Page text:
Hey guys, what's up?
I was studying about Abstract Classes and Interfaces recently. Ok, I know how to use and the sintax in C#, but I really don't know in what it could be used, talking about games.
To understand something, I guess we need to know his applications, and that's a point that I couldn't reach with this two things.
Someone could give some examples? I don't need any type of code or something, just some kind of example of use.
Thanks from now!
Hope this kind of question is permitted here in UnityAnswers, and sorry if it is not.
Yeah, sounds like a forum question to me. There is no clear answer to this. You could mark it as community wiki, but unlike Stack Overflow, we have a companion forum, so I would just recommend the forum.
Thanks for the 2 replies. I really liked your explanation kromenak. Turned the things more clear now!
Sorry for the newbie question, but, if I want to use something from a abstract class in my game I need at least 3 classes? One for the abstract, other for the implementation of the abstract methods and another in order to be able to instantiate this new script with the implemented methods or there's a easier way?
Sorry if the question's a bit confusing. I'll explain better if you guys don't understand it.
Thanks from now!
Yeah, you will probably need at least three classes, as you said. In that third script where you instantiate, you'll just need to either "new" the subclass or do AddComponent if it is a monobehavior.
Unless the abstract class inherits from MonoBehavior. ;) Then, when you inherit from it, the child class can become the script.
I also like your description, kromenak. You've pointed out a lot of the classical ideas behind polymorphism and inheritance. The only thing I have to add is that another difference between interfaces and abstract classes in C# is that, unlike C++ for example, C# doesn't support multiple inheritance. This means that if you want to bind your class to multiple contracts, you need to use interfaces instead of abstract classes, because you can inherit from just one class at a time, but you can implement an arbitrary amount of interfaces. In the case of a weapon, you might split method declarations for methods that reload the weapon and methods that fire the weapon into two different interfaces. Then you can implement a child class that fires and reloads (implements both the IFirable and IReloadable interfaces), and another child class that fires, but doesn't reload. That could be a machine gun and a grenade, for example. (It doesn't really make sense to "reload" a grenade).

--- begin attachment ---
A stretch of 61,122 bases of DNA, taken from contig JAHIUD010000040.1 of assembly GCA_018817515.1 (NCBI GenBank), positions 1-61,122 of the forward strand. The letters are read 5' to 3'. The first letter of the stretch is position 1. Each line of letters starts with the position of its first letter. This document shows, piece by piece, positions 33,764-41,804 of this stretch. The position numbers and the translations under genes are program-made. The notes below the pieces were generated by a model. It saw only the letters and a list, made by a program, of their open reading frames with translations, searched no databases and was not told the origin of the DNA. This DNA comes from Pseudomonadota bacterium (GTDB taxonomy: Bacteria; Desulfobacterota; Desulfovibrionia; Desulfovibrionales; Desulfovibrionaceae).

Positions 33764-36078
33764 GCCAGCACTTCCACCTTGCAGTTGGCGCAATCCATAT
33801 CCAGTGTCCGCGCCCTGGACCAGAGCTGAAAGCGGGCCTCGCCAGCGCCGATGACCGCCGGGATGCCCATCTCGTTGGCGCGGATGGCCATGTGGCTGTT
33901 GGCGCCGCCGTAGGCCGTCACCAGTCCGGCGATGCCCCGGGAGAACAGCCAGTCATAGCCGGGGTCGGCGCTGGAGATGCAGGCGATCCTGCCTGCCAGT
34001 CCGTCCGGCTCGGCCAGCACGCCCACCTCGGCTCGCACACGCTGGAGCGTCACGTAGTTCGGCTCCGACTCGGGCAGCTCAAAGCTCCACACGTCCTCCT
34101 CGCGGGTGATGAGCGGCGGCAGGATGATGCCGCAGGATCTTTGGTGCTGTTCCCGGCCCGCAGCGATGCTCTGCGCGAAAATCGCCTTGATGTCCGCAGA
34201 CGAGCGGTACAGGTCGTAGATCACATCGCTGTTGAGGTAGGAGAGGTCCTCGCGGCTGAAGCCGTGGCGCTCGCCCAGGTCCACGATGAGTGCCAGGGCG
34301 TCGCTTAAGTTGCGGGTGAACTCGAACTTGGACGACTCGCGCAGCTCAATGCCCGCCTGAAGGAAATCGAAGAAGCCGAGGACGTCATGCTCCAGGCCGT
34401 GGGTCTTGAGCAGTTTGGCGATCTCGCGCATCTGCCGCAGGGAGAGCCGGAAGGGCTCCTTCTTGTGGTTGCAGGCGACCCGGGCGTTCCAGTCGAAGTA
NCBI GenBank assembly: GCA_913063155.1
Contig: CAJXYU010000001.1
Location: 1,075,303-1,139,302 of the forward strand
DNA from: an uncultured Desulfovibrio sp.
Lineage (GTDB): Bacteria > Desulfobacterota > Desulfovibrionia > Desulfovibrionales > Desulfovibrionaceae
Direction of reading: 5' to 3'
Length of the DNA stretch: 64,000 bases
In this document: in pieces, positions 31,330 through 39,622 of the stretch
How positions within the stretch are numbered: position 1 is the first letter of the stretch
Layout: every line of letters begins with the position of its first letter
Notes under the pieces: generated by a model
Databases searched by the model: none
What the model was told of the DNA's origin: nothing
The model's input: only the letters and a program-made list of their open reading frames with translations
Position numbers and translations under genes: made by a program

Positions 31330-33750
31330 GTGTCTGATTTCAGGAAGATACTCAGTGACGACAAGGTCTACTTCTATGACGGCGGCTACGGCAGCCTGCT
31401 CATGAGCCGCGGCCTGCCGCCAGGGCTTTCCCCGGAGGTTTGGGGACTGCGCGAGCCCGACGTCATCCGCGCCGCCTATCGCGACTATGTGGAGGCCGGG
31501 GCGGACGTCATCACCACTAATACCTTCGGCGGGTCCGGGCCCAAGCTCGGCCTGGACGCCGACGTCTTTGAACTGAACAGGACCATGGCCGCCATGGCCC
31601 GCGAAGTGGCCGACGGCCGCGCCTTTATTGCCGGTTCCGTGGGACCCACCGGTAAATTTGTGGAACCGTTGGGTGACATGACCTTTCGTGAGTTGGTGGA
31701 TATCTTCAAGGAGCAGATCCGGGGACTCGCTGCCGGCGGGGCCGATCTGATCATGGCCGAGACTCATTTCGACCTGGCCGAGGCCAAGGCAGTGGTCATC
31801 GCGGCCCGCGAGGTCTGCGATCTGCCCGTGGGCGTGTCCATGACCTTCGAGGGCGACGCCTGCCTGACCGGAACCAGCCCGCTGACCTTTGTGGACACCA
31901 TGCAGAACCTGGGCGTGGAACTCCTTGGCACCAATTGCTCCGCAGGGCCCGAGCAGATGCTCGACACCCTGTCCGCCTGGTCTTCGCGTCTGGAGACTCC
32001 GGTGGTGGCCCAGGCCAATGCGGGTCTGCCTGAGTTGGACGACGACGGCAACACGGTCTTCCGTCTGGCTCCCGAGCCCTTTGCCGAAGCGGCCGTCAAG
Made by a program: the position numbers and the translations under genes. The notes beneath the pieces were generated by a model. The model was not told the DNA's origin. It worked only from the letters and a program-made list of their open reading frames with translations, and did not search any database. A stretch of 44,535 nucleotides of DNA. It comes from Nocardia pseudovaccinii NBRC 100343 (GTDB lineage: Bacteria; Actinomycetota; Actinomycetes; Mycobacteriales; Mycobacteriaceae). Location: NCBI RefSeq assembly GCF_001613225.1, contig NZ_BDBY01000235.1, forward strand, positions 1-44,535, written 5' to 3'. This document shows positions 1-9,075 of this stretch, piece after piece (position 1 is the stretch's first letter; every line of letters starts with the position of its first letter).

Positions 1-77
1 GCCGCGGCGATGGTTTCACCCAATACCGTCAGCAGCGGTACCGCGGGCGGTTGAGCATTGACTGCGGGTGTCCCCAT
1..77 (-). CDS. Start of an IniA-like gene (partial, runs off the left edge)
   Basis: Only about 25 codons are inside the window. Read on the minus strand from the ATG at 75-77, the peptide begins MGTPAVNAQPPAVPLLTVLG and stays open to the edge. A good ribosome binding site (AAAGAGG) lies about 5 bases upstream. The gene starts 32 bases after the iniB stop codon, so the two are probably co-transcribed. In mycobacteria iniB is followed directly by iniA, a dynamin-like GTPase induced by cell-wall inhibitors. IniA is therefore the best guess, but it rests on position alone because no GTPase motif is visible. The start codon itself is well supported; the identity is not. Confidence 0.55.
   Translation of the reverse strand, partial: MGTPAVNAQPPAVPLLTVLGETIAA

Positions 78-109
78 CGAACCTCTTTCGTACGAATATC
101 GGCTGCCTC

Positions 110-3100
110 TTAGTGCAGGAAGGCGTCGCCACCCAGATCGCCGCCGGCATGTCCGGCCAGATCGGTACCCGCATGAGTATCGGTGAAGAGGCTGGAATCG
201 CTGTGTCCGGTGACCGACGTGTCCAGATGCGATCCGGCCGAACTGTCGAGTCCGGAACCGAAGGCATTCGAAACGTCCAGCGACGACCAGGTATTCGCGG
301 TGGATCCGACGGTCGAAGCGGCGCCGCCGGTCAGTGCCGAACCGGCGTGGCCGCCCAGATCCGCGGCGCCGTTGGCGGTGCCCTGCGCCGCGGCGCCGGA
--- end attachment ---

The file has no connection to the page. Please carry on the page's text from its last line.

Answer by kromenak
Mar 30, 2012 at 10:08 PM
Using abstract classes and interfaces in games is much the same as using them in other applications. They allow for convenience and simplification when used correctly, but they can also silently add unneeded complexity.
Abstract classes and interfaces can be pretty similar, but they also have differences. An abstract class can actually have functionality in it, which child classes take advantage of. An interface only acts as a contract for the functions in a class, so no functionality in interfaces at all.
In our game, we use abstract classes when we have multiple items that share some base functionality, but that base functionality is not enough to be an object itself. For example, a Weapon class can contain functionality that is common to a crossbow and shotgun, but an instance of the Weapon class is pretty useless by itself - so making it abstract might be a good idea.
Interfaces are useful when you want to refer to several disparate objects by a common attribute - this makes it possible to put things into lists and iterate through them, even if they are very different classes. For example, a Robot and a Crate are very different objects in a game, but if both implement a Breakable interface, they can be considered equal objects, at least in the respect that they are both breakable. You can then define a
for example, and keep track of a lot of breakable things.
I say, as far as possible,split your codes to bunch of components. For example suppose you need the reload function. You know that all of weapons need to reload so you write an abstract class "weaponsystem" and an abstract method reload,then you write several classes(SMG,AK47,M16,G3) that implement the reload function.it is cool but suppose that G3 and AK47 have the same reload function but M16 and SMG have the same one. what to do. You need to copy and paste reload codes for G3 and AK47 (and M16 and SMG). It is not bad? surely it is bad and causes problems. now suppose you write an interface IReloadable and implement it in Reload1 and Reload2 class. So you can use Reload1 for SMG and M16 class and Reload2 for AK47 and G3 easily. Component based procedures give you a power you can easily extend your codes and programs. Use abstract class or common class for inheritence only when you are sure you need them.
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